The initial days were difficult. "Everyone would assume I was from an NGO. It was difficult to convince people that I was a businessperson," says Amin.

She has come a long way since then. She has turned entrepreneurship into a "respectable profession for women" in the valley and become one of the faces of women empowerment. Her company, Fasiam Agro Farms, has been growing at eight per cent annually. "My aim was to come out with a world-class product. Kashmir Lavender has become a global name," she adds.

Sairee Chahal, Co-founder, Fleximoms
I often think I could have been a statistic had I not pushed back: Sairee Chahal
Flexing Muscle

It was after becoming a mother that Sairee Chahal realised the gaping need for flexible work options in corporate India. She could have been one of those numerous women who, after having children, opt out of lucrative, fulfilling careers because of rigid work formats of organisations. But she had different plans. "I often think I could have been a statistic had I not pushed back," she says.

Chahal co-founded Fleximoms, a New Delhi-based company that helps women find flexible work options. "You don't realise the need until it hits you in the face," she says. Fleximoms, whose other founder is Anita Vasudeva, helps find flexible work options for women who have fallen off the career ladder and also provides them training to bridge any skill gaps.

Fleximoms rolled out as an independent company only last year. Chahal incubated it for nearly two years under Saita Consulting, a consulting firm that she and Vasudeva founded in 2006 to advise on small and medium businesses.

Fleximoms works with 300 companies. "There are a lot of companies that want to connect with this demographic," says Chahal.

Rashmi Sawant, Founder, Culture Aangan
We wanted people to spend money in villages. Home stay is a new concept in India. It takes time to create awareness: Rashmi Sawant
Not Just About Money

Rashmi Sawant, 33, is one of those who did not let financial challenges intimidate her. A post graduate in tourism, Sawant worked with many travel companies before deciding to chart her own course. But she did not want to be just any other tour operator, offering packages to honeymoon destinations or selling travel plans for hill stations or shopping carnivals.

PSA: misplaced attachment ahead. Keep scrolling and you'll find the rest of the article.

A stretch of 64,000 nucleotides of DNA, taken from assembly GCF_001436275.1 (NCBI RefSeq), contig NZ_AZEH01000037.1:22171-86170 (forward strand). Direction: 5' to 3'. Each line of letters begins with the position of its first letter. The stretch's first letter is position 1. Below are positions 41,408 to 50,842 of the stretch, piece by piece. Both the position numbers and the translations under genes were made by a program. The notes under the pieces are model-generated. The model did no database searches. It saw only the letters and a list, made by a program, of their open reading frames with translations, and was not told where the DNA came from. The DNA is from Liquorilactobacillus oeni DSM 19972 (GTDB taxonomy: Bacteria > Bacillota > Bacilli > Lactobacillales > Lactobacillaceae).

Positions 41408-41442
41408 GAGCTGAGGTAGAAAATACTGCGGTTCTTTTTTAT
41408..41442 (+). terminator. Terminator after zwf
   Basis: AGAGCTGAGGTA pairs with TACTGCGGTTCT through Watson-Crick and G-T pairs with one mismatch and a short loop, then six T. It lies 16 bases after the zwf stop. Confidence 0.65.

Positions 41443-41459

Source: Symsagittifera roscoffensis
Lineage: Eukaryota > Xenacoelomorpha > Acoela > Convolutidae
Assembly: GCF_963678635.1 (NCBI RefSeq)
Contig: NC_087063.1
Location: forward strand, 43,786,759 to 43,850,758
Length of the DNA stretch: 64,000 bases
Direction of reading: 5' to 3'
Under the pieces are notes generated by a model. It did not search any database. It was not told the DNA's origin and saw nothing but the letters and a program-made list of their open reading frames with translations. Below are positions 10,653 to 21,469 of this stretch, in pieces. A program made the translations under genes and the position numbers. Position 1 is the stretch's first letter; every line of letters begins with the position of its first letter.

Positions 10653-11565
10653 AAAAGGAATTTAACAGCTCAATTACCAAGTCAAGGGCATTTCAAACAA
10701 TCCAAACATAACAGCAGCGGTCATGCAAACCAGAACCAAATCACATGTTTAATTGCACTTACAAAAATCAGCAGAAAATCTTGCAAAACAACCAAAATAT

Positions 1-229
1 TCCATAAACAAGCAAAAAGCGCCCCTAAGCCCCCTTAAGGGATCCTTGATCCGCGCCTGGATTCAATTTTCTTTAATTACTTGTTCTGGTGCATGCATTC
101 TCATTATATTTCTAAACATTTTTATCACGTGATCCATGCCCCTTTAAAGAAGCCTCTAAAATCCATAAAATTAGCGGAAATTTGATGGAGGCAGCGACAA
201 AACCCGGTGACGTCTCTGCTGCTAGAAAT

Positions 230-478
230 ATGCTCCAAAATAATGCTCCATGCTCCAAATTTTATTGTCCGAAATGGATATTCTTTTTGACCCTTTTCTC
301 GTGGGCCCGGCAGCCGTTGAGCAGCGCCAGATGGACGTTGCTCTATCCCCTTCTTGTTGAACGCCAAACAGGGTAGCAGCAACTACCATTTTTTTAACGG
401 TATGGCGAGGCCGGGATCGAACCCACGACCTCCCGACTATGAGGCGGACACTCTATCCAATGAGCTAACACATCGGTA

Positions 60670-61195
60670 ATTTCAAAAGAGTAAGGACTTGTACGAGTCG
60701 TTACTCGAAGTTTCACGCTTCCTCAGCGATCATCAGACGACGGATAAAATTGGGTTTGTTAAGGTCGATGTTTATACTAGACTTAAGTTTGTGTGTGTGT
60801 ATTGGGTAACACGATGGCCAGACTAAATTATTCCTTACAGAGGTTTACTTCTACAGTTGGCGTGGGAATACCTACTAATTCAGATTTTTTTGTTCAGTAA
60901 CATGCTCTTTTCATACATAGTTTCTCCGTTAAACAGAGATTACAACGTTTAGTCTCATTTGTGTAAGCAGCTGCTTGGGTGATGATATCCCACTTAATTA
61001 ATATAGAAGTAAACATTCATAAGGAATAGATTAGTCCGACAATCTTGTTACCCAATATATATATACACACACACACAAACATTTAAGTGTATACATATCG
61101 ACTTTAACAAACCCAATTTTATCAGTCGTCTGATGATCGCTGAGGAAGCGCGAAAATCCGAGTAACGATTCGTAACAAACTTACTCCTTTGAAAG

"We wanted people to spend money in villages," says Sawant. So, in 2005, she founded Culture Aangan to promote rural tourism through village home stays in Rajasthan and Goa. She has invested about Rs 30 lakh so far in the Mumbai-based company. After seven years in business, Sawant expects to make a "small profit" this fiscal year. "Home stay is a new concept in India. It takes time to create awareness."

Against the Tide
When Ishita Swarup decided to become an entrepreneur in the early 1990s, her father, a government employee, told her clearly: "I will not support you." At the time, Swarup was earning a monthly salary of around Rs 7,000, and business was considered a dirty word, especially for women. (See also, Short-Changed, Pg 136). That didn't deter her, however. Her first venture was business process outsourcing company Orion Dialog, which she later sold to Essar group's Aegis BPO. She also had to fight a patriarchal mindset. "I was often asked whether I was handling my father's business," she says.

The financial crunch pushed Swarup to work harder and smarter. She put all the money she earned back into the business and kept costs as low as possible. Her current passion is 99Labels. Launched in 2010, 99Labels is an online shopping site that sells luxury brands at discounted prices. Info Edge, which owns job portal Naukri.com, has invested Rs 28.5 crore in the company so far. "Unlike my first business, we don't make money. But that's not unexpected," says Swarup. "Growth has been fantastic."